New Pittsburg, Bay Point library manager finds her calling
By Lou Fancher
New Pittsburg and Bay Point senior community library manager Ginny Golden knows both abundance and deprivation.
Growing up in Concord after moving with her parents as a first-grader from the small Central Valley town of Taft, near Bakersfield, her father worked for Chevron and traveled all over the world while her mother never learned to drive or swim and never cooked a single meal until the day she was married.
Golden's modest family life as one of four children born to her parents in a five-year span burst into extravagant, imaginative mental excursions sparked by ostrich eggs from the African bushland and dolls from Columbia, brought home as gifts by her father.
Travel was about far away fantasies; people and animals from other cultures were magical; and a Saturday morning trip to the local library was an invitation to dream beyond the boundaries of her comparatively sequestered life.
Earning a promotion after four years as children's librarian at the Lafayette Library and Learning Center, Golden moves to helm the Contra Costa County libraries in Pittsburg and Bay Point.
It's a bittersweet return to old digs, says Golden.
"Lafayette is about bringing together other cultures and curious people who are interested in others. They want to learn, to get exposure to the world. People (in Lafayette) know they're blessed and are looking for ways to share with others who have less.
"At the same time, Pittsburg is an amazing community. I worked there for a year before coming to Lafayette. So it's a return to a community I know well."
Married for 29 years to Milton Golden, recently retired as the owner of a hardwood flooring company, the Goldens have four adult children and five grandchildren. Tight bonds have Golden attending her youngest child's baseball games at Sacramento City College and eagerly answering the call from her daughters for a grandmother to babysit.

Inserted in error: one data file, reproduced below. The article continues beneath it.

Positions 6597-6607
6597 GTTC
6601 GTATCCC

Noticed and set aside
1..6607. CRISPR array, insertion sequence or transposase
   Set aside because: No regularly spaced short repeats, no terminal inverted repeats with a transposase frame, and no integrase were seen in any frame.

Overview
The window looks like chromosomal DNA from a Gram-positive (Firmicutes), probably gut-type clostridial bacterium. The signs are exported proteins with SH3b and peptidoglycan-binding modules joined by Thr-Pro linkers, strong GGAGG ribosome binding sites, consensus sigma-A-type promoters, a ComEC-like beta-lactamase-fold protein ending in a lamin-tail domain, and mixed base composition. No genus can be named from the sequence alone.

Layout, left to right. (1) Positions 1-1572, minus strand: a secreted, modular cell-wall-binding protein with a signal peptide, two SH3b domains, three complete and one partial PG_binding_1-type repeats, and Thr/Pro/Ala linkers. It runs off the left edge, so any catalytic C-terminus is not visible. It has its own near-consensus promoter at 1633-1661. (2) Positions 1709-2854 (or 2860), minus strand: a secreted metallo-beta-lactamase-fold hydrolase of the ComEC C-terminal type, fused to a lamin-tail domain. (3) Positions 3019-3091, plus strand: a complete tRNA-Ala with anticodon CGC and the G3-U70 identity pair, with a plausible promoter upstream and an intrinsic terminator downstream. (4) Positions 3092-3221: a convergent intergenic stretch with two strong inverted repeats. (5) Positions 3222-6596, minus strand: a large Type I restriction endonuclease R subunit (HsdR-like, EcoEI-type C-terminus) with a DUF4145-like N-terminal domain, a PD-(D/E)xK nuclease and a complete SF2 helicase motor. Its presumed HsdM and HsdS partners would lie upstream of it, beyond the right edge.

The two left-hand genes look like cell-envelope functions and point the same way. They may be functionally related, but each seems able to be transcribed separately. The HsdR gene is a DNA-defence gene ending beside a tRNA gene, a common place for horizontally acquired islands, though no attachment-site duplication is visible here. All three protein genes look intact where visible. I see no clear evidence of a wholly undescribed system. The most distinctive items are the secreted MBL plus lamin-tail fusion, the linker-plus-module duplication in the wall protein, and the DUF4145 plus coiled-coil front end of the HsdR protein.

It would look like a storybook life if the abundance of affection were not muted by the hardship of hanging on to their Concord home.
Economic downturns in the 2000s and a leg injury sent Golden and her husband spinning. "It's the home I grew up in and I wasn't going to let it go," she says of her home. The effort has meant sometimes working seven days a week and watching expenses with an eagle eye.
After graduating from Chico State with a visual communications degree and planning to be a photographer, Golden worked at Sunset Magazine before marrying and becoming a full-time mom for 15 years. Returning to the workforce, she was a substitute classroom teacher in the Mt. Diablo Unified School District until she was laid off in 2009.
Golden decided to complete her master's degree in library sciences at San Jose State, and following the advice of a school librarian who told her "You're a librarian type, not a teacher type," Golden found her destiny.
"I'll always be a children's book librarian, you can't take that out of who I am," Golden says. "My new role is to help my children's book librarian, Becky Nielson, and to bring larger programs I've done in Lafayette to Pittsburg and Bay Point."
Lafayette Senior Librarian Vickie Sciacca says Golden's surname "aptly captures her ... she's absolutely golden."
Working together for three years, Sciacca says, "Her vision for bringing together innovative programs, notable writers and illustrators, support of our local schools, and developing community partnerships was fulfilled. I know she will continue with the brilliant work that she has always done. New communities will now benefit from her gifts, talents, and generous nature."
Golden remembers leading drawing projects in Pittsburg at which several kids hadn't finished their artwork when the day ended. "I told them they could take it home to finish and they'd tell me, 'I don't have crayons at home.' These are young families that care and want the best for their kids. It'll be a natural fit to bring opportunities I've created here to people there."
She is planning to bring a Maasai warrior project and space exploration programming to the Pittsburg and Bay Point libraries.
The biggest issue for adults is online job applications, Golden says. Providing printers and computer skills, a safe place for the homeless, a cool space on a hot day, and other supports are primary.
"It's not just about checking out books. It's a safe hangout where families can spend an entire day."